Photo 48I sat with scissors and a heart-shaped paper pattern in hand.  One of my granny’s quilts lay spread flat on the floor.  Tears flooded my eyes.  Did I dare cut up Granny’s quilt?  Yes, I’d made that decision the night before.  I wiped my eyes with my hands.  Was Granny’s quilt large enough to make sixteen small twelve-inch pillows?  Yes, I’d measured.  I re-measured.  Would those girls appreciate a heart pillow made from Granny’s quilt?  I hoped so.

Those girls were my daughter and her high school friends.  Girls – sometimes just two and sometimes a houseful – who often spent the night at our house.  After a Friday night ball game, they’d come laughing and giggling through the front door and immediately open the door of the quilt closet.  “I want the one with blue and white.”  “It’s my turn to get the green and red one.”  “Where’s the one with all the orange?”  They rummaged through the many quilts; most that Granny had made, and each girl chose one that was hers for the night.

With quilts tucked under their arms, they ran downstairs to a room that had very little furniture, a big TV, and a pool table.  Each spread her quilt on the floor, claiming a space.  And then it was popcorn and movie time.  Usually, I was asleep before the talking and laughing and potty flushing stopped.  But sometimes I’d awake during the night, tiptoed downstairs, and watch.  Just watch those almost grown-up girls sleep.  Each wrapped snugly in a quilt, her hair splayed over a pillow.

Much too quickly it was spring, 1992, and the girls planned to go their separate ways, after high school graduation.  Colleges, universities, and work called them to different places.  One night, I smiled as they chose their slumber party quilts.  Each seemed intent to choose her very favorite.  And one was the favorite of at least a half dozen girls – a variation of the Four Patch quilt pattern.  Made from flour sacks and shirt scraps, probably in the 1950s.  Using her hands, Granny had cut and pieced and quilted and sewn the binding.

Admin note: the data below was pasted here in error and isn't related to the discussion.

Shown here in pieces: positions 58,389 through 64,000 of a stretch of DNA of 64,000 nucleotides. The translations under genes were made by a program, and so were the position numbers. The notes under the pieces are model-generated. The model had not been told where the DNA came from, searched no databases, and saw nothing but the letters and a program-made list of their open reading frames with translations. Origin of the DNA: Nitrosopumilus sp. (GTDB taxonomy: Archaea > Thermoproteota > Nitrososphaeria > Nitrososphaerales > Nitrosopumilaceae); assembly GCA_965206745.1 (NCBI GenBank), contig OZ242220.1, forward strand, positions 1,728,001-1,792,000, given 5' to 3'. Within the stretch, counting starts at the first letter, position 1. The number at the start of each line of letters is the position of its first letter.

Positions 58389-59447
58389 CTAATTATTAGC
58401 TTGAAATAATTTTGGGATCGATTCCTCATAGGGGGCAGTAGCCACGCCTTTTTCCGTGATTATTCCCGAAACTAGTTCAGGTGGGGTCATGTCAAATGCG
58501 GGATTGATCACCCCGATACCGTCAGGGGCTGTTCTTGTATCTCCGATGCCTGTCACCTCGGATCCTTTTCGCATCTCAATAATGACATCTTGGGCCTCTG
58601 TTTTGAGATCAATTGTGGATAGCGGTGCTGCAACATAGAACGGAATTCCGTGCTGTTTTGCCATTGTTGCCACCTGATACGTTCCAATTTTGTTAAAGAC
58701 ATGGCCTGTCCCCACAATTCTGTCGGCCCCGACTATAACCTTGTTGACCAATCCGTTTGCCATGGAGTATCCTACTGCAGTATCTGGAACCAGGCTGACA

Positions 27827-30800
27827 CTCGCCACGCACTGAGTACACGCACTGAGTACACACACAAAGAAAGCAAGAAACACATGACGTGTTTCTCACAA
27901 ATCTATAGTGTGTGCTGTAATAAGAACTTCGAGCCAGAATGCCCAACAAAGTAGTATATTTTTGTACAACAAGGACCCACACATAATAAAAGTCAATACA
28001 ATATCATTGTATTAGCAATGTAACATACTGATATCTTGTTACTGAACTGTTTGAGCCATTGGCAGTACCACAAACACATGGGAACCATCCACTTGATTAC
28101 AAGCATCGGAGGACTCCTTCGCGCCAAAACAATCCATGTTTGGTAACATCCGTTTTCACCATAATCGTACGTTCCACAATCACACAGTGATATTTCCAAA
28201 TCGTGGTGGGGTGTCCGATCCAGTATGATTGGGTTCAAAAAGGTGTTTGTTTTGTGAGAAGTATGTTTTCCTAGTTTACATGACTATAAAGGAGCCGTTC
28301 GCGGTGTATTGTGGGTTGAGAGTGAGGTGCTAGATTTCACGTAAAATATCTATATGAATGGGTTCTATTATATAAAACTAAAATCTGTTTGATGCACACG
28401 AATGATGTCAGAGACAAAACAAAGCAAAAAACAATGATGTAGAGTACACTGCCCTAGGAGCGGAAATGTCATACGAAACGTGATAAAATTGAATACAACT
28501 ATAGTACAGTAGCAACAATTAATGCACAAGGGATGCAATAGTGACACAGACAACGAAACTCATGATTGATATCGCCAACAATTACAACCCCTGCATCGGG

So that was the quilt I wanted those sixteen girls to take with them.  Something to remind them that they were bound by high school secrets and slumber parties, at our house and other parents’ homes.

I carefully cut out the first heart, wiped tears, and cut a second.  Granny’s quilt had kept one girl warm, one night at a time.  I hoped it would warm all those girls’ hearts.  I cut and stitched and stuffed sixteen heart shaped pillows.  I wrapped each one in white tissue paper and put it in a gift bag.  Then I gave Granny’s quilt to my daughter and her friends.  And they cried.  Big crocodile tears.  And they hugged.  Big bear hugs.

I’ve been told that those small pillows travelled to dorm rooms in Texas and Georgia and Kentucky and Knoxville and Cookeville.  And I’ve been told that some of those pillows are now on young girls’ beds.  Young girls – the daughters of girls who used to wrap up in Granny’s quilts.

            Visit the 25th Upper Cumberland Quilt Festival in Algood, September 19-21 to see over 500 quilts and one quilted heart pillow.